This was happening across industries. Britain’s ICI offered a lofty description of its ideals in 1987: “ICI aims to be the world’s leading chemical company … [enhancing] the wealth and well-being of our shareholders, our employees, our customers and the communities which we serve and in which we operate.” But, by 1995, the threat of a hostile bid galvanised the management, and the company declared: “Our objective is to maximise value for our shareholders by focusing on businesses where we have market leadership, a technological edge and a world competitive cost base.”
And it happened across borders, too. When John Reed and Sandy Weill, Citigroup’s joint chief executives in the late 1990s, described the purposes of the newly merged conglomerate’s objectives to a journalist, Reed, the cerebral traditionalist banker, said: ‘The model I have is of a global consumer company that really helps the middle-class with something they haven’t been served well by historically. That’s my vision. That’s my dream.” Weill, more attuned to the spirit of the times, interrupted Reed. “My goal,” he said, “is to increase shareholder value.”
It would all end in tears. Under Allen, Boeing came to dominate the aircraft business; under Condit, the company not only lost its market leadership to Airbus but was mired in scandal. The new value-maximising ICI attempted to rearrange its portfolio of businesses, but failed: its share price went into steady decline and a decade later the company was no longer an independent entity. Weill pushed out Reed, only to become the victim of a series of reputational problems that later hit the company. By 2008, almost all the shareholder value in Citigroup had been destroyed.
Enron, the paradigm of the new corporate model, went spectacularly bust in 2001. In 2008, the collapse of Lehman Bros, a company intensely focused on profit, nearly brought down the global financial system. These failures that bracketed the past decade have a lesson for leaders in the next one: to focus single-mindedly on profit is to risk losing the opportunity to make any profit at all.
John Kay, columnist
5. Energy sources get smarter
We’re already seeing some of the ways energy sources will change in the next decade. Smart meters, for example, which give consumers and utilities alike detailed information about energy usage, are not only being backed by Barack Obama, but are due to replace existing “dumb” meters in the UK and Australia in the next few years.
That means you’ll soon be able to see how much energy is being used in your home, and how much money being spent, via a detailed, appliance-by-appliance break-down – letting you adjust heating and lighting accordingly.
Smart appliances, meanwhile, will communicate with the grid; so a clothes dryer might shut off during peak, high-tariff hours, and on again when energy gets cheaper. Utility companies themselves could chip in by automatically turning down air conditioning a notch during times of peak demand.
We’re also seeing the advantages of light-emitting diodes as replacements for the old Edison-stlye incandescent bulbs (and the newer energy-saving fluorescents). While incandescents generate heat to produce light, LEDs create it from the movements of electrons on silicon chips. The light is more natural, can change colour, can be more precise and is instantly dimmable.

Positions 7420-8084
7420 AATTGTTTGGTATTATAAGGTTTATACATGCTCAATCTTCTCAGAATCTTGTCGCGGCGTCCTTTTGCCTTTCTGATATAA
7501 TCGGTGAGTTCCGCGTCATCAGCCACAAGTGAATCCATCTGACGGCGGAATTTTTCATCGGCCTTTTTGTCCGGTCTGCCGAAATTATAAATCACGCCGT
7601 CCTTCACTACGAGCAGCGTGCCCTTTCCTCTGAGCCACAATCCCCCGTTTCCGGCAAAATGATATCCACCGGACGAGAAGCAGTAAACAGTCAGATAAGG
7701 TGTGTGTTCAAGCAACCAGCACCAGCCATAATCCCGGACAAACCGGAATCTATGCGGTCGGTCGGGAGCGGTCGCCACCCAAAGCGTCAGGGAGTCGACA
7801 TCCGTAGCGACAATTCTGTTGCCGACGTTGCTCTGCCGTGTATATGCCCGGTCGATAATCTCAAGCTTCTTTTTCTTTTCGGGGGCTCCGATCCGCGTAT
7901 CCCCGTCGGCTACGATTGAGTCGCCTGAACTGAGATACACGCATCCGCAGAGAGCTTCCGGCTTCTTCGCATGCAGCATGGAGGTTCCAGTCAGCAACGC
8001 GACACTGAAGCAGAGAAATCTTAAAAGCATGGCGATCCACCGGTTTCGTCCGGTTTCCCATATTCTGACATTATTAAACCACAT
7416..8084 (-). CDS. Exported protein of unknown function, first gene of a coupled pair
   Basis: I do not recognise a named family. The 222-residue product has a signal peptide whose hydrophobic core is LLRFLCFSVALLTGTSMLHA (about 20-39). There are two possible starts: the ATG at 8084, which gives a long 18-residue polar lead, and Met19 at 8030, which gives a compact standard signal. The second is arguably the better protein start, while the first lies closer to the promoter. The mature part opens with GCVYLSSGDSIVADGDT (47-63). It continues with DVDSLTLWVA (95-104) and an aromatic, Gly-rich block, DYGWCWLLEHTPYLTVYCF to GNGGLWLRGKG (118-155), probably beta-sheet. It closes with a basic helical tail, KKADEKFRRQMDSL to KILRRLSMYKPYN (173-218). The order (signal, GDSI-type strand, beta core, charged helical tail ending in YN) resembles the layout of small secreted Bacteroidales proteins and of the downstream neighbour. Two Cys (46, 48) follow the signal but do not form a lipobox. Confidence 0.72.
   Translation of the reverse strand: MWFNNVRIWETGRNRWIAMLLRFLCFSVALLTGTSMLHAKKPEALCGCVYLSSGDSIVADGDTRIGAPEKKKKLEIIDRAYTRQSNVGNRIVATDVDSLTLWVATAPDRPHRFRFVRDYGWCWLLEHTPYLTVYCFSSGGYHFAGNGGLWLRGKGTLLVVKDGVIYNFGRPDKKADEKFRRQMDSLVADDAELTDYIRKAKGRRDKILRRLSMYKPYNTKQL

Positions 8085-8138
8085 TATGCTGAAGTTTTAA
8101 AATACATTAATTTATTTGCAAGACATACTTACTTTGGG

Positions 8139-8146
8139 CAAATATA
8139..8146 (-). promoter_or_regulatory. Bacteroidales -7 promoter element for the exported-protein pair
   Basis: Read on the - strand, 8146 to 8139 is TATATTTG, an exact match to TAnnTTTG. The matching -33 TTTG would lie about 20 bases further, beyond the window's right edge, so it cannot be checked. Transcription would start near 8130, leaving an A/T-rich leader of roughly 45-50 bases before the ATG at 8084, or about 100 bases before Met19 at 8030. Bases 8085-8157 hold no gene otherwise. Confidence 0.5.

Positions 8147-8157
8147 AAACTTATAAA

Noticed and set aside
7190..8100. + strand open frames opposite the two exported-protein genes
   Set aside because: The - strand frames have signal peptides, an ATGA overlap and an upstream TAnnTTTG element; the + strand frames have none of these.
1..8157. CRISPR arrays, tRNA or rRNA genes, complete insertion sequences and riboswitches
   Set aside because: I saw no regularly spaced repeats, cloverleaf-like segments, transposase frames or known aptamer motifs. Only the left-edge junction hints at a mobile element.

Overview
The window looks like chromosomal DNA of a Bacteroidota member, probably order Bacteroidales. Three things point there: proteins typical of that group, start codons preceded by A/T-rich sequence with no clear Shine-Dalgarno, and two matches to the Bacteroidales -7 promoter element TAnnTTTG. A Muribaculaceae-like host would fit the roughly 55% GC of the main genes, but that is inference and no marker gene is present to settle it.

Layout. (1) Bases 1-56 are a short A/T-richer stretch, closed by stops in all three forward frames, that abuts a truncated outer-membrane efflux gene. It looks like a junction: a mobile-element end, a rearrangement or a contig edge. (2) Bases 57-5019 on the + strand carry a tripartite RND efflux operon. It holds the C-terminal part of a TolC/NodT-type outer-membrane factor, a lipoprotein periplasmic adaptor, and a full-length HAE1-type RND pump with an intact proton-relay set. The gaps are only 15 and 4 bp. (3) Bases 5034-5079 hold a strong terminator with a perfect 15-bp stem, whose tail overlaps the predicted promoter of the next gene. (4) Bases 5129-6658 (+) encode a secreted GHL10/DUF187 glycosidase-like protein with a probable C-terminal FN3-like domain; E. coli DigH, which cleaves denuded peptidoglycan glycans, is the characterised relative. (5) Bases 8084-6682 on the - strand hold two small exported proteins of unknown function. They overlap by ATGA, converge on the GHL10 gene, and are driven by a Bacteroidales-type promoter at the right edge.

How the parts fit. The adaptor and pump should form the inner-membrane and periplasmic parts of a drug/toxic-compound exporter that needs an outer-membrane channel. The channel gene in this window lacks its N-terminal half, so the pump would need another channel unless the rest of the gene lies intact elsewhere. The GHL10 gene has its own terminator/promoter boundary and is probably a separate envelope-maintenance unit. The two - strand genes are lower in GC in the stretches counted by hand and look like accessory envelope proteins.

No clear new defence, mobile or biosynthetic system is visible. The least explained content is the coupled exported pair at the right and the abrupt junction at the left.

This decade will see cities replace street lighting with LEDs that last longer (by years) and can intelligently dim themselves when there is no traffic, reducing energy use and light pollution. With 20 per cent of the world’s electricity demand coming from lighting, LEDs’ ability to cut energy use by 75 per cent could have a dramatic effect on CO2 emissions.
Energy sources could also change, especially when it comes to small devices. Free energy can be harvested from sources such as body heat or radio waves from mobile-phone towers and wi-fi. Just rolling the trackball on a BlackBerry-type device to scroll through e-mail will be enough to generate power and boost battery life in the future.
Chris Nuttall, technology correspondent
6. Generation Xers come into their own
In the late 1990s and early 2000s, the usual rules of workplace seniority did not seem to apply to workers in their twenties and early thirties. The dotcom boom was empowering this cohort of youngsters – sometimes known as Generation X – to seize status and wealth with astounding precocity. The dotcom bust exposed that trend as an illusion, forcing the upstarts to serve their time in junior roles. An end to the punishment is in sight, however. Now in their thirties and early forties, many Xers should reach the apex of their power between 2010 and 2020, according to conventional wisdom that suggests white-collar workers peak in their late forties and early fifties (the average FTSE 100 chief executive is 52).
What will this mean for corporate life? Often viewed as ironic and detached, Gen X workers are not the most obvious leaders. But according to Tamara Erickson, author of What’s Next, Gen X?, this lack of ideology might be an asset in solving modern challenges (it helps, she says, that they understand gender and racial equality better than their elders). Will their relaxed attitude also help them cope with workplace disappointment? It’s possible, after all, that the baby boomers will hang on to power, keeping Gen X in a Prince Charles-like holding pattern.
And then there are the people nipping at Gen X’s heels. Enviably at ease with digital technologies, members of Gen Y have little love for hierarchy. The downturn has left many of these whippersnappers more whipped than snappy. When – or if – they bounce back, their needs will complicate life for Gen X during its final push up the greasy pole.
Adam Jones, senior companies reporter
7. Gain from the pain of failure
Failure has always been a fundamental part of a market economy. When markets work, they do so because new ideas are constantly being tried out. Most fail. Those that succeed cause older ideas to fail instead. In the US, about 10 per cent of businesses disappears each year. This is an awkward insight – but trial and error could be starting to take its rightful place as a business technique, rather than the dirty little secret of capitalism.
There are some hopeful signs. Stefan Thomke of Harvard Business School has argued that advances in computation have made it possible to experiment on new products as a matter of course, trying many things and expecting many failures. It is now easy, for example, to experiment with changes in the layout of a website, showing different configurations to different visitors and tracking results in real time. Google, meanwhile, routinely launches new products with a “beta” label on them. And academic superstars such as Steven Levitt, co-author of Freakonomics, have been teaching executive courses in business experimentation.